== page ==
What are the DSM-5 diagnostic criteria for narcissistic personality disorder (NPD)?

Updated: May 16, 2018
  • Author: Sheenie Ambardar, MD; Chief Editor: David Bienenfeld, MD  more...
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Answer

In the American Psychiatric Association’s Diagnostic and Statistical Manual of Mental Disorders, Fifth Edition (DSM-5), [1] NPD is defined as comprising a pervasive pattern of grandiosity (in fantasy or behavior), a constant need for admiration, and a lack of empathy, beginning by early adulthood and present in a variety of contexts, as indicated by the presence of at least 5 of the following 9 criteria:

  • A grandiose sense of self-importance

  • A preoccupation with fantasies of unlimited success, power, brilliance, beauty, or ideal love

  • A belief that he or she is special and unique and can only be understood by, or should associate with, other special or high-status people or institutions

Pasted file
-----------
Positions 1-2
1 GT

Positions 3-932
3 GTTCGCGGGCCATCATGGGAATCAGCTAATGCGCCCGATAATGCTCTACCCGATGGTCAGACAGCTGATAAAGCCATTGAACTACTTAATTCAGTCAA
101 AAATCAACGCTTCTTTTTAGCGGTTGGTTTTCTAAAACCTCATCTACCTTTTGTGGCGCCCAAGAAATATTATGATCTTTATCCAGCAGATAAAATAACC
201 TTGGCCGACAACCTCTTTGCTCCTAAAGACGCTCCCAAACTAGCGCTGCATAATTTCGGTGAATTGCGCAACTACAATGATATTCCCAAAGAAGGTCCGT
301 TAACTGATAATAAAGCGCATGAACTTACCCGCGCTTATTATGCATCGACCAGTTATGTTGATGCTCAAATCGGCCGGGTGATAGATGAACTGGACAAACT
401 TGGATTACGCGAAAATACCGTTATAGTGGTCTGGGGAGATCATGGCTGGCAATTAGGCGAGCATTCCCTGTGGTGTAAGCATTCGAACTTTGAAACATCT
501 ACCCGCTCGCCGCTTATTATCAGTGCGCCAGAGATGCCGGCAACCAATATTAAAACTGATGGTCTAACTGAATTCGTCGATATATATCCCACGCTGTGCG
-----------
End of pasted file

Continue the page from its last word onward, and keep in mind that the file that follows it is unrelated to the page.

• A need for excessive admiration

  • A sense of entitlement

  • Interpersonally exploitive behavior

  • A lack of empathy

  • Envy of others or a belief that others are envious of him or her

  • A demonstration of arrogant and haughty behaviors or attitudes

In a proposed alternative model cited in DSM-5, NPD is characterized by moderate or greater impairment in personality functioning, manifested by characteristic difficulties in 2 or more of the following 4 areas [2] :

  • Identity

  • Self-direction

  • Empathy

  • Intimacy

In addition, NPD is characterized by the presence of both grandiosity and attention seeking.


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